What Makes Protest Powerful? Reintroducing and Elaborating Charles Tilly's WUNC Concept.
23 Pages Posted: 1 Feb 2017
Date Written: February 1, 2017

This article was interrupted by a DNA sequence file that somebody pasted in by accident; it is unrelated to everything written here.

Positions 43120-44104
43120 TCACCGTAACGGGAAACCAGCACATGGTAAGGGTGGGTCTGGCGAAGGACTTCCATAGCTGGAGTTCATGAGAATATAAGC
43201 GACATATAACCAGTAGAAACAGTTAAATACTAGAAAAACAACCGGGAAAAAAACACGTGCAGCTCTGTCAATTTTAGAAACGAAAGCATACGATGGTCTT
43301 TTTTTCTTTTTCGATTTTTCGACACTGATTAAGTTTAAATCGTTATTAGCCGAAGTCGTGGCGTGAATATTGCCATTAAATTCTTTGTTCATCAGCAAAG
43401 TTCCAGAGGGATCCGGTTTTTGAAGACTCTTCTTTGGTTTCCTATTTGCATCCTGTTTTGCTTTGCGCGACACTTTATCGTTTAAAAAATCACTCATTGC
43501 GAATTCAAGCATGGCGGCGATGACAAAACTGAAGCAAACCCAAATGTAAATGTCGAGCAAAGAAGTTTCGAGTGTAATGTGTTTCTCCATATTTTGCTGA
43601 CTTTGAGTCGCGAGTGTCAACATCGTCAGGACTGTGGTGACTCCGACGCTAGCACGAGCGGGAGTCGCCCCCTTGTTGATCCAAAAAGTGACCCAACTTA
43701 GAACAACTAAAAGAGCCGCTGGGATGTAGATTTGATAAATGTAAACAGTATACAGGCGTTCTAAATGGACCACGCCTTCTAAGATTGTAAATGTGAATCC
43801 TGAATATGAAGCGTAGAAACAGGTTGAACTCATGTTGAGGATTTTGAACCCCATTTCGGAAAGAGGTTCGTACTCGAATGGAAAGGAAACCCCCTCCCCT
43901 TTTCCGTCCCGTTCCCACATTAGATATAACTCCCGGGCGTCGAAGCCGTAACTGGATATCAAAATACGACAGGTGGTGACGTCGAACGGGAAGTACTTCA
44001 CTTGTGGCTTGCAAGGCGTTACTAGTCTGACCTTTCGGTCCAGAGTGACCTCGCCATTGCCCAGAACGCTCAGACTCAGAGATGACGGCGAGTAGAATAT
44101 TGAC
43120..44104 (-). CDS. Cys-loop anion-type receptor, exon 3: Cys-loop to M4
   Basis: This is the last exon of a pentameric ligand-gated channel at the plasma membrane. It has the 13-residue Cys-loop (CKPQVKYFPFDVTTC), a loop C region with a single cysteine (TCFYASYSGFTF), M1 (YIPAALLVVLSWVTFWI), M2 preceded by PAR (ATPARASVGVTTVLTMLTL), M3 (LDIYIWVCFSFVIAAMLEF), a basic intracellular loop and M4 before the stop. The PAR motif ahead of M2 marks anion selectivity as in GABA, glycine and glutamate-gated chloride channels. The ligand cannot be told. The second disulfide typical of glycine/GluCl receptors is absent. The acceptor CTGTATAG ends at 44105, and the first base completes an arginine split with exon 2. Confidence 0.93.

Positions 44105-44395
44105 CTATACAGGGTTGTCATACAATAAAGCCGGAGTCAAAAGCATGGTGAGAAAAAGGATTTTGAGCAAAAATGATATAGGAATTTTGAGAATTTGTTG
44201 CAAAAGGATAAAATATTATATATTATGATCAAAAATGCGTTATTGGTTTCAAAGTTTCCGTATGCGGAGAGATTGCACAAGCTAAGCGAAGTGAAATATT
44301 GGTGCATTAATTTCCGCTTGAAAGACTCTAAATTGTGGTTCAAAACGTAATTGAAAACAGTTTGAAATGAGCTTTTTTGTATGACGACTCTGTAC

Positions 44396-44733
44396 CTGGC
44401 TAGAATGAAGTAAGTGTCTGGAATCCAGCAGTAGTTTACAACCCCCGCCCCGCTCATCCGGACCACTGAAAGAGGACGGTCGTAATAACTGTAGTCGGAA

What makes protest powerful? Prevailing theoretical and empirical accounts of protest impact stress the importance of a favorable context — an advantageous opportunity structure — to explain social movement success. This study presents an alternative and complementary theoretical perspective, stressing the agency of social movements in producing wanted outcomes. We argue that protest matters in part because of the features it displays, altering the calculations of observers of protest. The theoretical framework we put forward reintroduces and elaborates Charles Tilly’s WUNC concept. Tilly’s idea is straightforward — protestors who succeed to come across as worthy, united, numerous and committed are more likely to exert influence. We integrate Tilly’s scattered writings on WUNC, embed the concept in the broader social movement literature, explain why the WUNC components matter and clarify how they relate to each other. We conclude this theoretical contribution by sketching the contours of a research program that can empirically tackle the presented WUNC framework. By more firmly grounding the WUNC concept, we aim to spur debate on how movements matter.
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